top of page

New RCOT Workforce Strategy calls for more OTs in the community

Updated: Apr 11

More occupational therapists placed in community settings, rather than hospitals, will prevent people from developing health crises, help them get support for existing health needs sooner, and reduce pressure on A&E and GP services. Community settings include GP practices, schools, social services, housing associations, care homes and places of work. That’s according to the new Workforce Strategy for occupational therapists, launched today by the Royal College of Occupational Therapists (RCOT).

The NHS is in crisis, with waiting times at their worst ever. NHS data released last week show a rise in the number of people waiting 18 months or more for treatment, and continued high numbers of people waiting for 12 hours or more in A&E. And by 2035 the UK population is projected to be over 70 million. Mental illness will continue to be one of the largest single causes of disability, and two-thirds of adults aged over 65 are projected to be living with multiple health conditions. People will also need to stay in work for longer and may need more support to do that.

Occupational therapists support people to prioritise their health and wellbeing to live healthier for longer, with a dual focus on both mental and physical health. Streamlining services within hospitals and widening access to occupational therapy where people live, work and go to school will help prevent people reaching crisis point and ultimately reduce pressure on health services.

RCOT workforce strategy

Karin Orman, Director of Practice and Innovation at the Royal College of Occupational Therapists, says:

"Occupational therapy is the solution to many of the UK’s health and care needs. By positioning occupational therapists in the community – where they’re most needed – people will have the support they need to live in their own homes for longer and continue with the occupations that they want and have to do. It will mean that occupational therapy services are available to everyone who needs them. Our plans echo the governments’ own NHS workforce plans across the UK, and a recent King’s Fund report: Making care closer to home a reality.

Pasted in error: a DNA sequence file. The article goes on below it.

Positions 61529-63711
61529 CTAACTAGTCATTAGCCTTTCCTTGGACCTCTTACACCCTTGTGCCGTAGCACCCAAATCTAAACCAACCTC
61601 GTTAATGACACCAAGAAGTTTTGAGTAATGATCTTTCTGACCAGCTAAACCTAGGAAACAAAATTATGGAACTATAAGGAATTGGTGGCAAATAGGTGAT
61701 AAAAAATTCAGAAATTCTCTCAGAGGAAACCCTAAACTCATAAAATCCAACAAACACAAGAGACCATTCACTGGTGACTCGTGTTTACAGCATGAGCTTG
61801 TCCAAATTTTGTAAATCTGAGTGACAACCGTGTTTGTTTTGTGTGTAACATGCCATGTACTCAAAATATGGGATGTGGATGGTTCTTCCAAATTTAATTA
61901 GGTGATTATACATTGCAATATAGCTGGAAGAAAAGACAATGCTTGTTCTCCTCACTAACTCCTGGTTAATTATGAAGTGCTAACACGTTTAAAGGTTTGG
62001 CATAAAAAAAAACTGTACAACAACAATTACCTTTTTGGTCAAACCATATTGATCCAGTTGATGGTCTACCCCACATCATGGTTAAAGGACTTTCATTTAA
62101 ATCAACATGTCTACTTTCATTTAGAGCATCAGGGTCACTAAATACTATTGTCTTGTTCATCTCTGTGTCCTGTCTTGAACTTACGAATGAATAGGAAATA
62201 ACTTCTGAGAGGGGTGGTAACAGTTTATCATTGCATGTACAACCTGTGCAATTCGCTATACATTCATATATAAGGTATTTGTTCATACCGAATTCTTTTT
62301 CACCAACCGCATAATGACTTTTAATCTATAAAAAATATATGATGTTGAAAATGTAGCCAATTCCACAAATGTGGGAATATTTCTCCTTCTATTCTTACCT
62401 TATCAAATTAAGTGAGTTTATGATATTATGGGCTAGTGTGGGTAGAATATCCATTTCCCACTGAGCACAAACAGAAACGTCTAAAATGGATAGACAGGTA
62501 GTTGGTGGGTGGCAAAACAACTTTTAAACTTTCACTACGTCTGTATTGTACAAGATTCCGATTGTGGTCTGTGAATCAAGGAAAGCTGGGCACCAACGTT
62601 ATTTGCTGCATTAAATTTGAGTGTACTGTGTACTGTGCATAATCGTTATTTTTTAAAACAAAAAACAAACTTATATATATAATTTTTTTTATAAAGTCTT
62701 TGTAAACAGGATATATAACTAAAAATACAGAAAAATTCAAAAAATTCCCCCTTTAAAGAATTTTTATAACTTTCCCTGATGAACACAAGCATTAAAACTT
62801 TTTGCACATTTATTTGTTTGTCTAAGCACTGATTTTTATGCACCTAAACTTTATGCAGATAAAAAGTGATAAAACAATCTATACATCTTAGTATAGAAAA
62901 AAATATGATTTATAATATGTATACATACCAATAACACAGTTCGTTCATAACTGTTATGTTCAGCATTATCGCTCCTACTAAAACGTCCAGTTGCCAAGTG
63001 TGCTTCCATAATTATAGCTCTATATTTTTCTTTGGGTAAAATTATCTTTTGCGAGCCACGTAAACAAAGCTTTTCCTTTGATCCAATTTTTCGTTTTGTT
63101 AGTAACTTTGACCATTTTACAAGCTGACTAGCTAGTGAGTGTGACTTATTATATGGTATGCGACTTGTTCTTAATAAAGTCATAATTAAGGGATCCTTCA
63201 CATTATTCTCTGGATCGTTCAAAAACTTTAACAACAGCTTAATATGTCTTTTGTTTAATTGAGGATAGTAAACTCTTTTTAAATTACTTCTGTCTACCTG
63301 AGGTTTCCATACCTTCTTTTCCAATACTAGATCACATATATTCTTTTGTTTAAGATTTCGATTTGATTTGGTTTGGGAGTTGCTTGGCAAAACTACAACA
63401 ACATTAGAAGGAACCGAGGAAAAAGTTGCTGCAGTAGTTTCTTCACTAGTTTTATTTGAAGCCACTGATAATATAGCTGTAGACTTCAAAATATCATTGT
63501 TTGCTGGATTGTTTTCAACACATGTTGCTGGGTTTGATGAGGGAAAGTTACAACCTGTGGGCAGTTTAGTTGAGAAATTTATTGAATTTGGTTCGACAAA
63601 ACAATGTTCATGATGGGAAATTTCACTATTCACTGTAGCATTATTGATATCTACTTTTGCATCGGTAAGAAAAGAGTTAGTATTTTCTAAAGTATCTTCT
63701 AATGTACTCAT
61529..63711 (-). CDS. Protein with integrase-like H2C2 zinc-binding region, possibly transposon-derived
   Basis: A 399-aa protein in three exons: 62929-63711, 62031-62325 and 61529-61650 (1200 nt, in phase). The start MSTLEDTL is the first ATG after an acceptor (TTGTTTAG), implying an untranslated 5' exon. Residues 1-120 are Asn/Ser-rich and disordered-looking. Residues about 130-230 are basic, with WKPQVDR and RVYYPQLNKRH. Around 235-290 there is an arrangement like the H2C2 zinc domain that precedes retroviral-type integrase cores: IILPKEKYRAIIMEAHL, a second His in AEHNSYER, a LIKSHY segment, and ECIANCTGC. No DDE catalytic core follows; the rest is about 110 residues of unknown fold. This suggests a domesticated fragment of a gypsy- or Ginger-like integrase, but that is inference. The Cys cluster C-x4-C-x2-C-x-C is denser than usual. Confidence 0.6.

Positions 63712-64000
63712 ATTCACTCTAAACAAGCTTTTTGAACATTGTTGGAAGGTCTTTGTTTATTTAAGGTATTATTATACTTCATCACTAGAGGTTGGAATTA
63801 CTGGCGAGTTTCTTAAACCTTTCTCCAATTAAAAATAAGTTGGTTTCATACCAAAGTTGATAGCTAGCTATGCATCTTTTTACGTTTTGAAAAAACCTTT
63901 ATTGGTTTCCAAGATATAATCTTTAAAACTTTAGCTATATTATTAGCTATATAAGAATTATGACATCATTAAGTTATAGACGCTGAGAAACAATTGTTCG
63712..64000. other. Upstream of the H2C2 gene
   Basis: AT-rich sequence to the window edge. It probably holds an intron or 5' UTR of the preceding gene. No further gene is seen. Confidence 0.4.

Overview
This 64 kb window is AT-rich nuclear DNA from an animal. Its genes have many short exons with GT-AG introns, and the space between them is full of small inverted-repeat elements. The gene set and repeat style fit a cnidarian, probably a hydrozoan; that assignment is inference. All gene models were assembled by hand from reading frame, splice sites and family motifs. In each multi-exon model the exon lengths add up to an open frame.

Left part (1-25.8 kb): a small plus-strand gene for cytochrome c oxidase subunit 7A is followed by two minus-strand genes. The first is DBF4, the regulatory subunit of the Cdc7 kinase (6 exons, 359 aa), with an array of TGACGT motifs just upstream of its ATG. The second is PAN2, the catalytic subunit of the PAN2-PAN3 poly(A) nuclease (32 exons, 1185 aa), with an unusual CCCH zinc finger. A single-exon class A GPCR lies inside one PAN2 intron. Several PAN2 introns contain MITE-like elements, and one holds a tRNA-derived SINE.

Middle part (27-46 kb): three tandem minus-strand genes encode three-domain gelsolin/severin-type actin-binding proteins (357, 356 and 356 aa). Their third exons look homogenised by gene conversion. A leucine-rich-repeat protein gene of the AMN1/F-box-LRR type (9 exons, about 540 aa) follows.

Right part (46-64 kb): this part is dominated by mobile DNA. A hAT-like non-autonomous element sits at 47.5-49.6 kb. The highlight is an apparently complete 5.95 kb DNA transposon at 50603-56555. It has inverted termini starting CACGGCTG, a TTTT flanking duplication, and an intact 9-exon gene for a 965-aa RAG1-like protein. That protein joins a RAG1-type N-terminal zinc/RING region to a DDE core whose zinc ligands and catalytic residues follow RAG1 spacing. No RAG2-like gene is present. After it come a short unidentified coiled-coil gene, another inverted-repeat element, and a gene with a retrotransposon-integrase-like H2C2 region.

"Health and care services need to focus on prevention and early intervention to help people living with multiple health conditions or complex needs manage their symptoms and reduce the need for hospital and specialist services. One of the best ways to do this is by investing in occupational therapists.

"Occupational therapists help prevent people going into hospital, and if they are admitted can help get them home faster. We support people to prioritise their health and wellbeing to live healthier lives for longer. That’s why we want to see more occupational therapists working in communities and more occupational therapists leading, reviewing and co-designing community services so they’re as safe as they can be, and the people using them get the support they need."

The new RCOT Workforce Strategy focuses on seven core areas:

· children, young people and families, including schools

· community rehabilitation after a stay in hospital

· primary care, including GP surgeries

· artificial intelligence and technology-enabled care

· housing

· acute and emergency care

· work.

The aim of the strategy is that, by 2035, occupational therapy will help people:

· have the choice and opportunity to engage in a diverse range of activities and roles

· have access to the health and care services they need within their community

· rely less on A&E and be able to stay in their own homes for longer, with the right support

· pursue the occupations they value, manage their health and care needs and contribute to society in the way that they want to.

For more information visit


bottom of page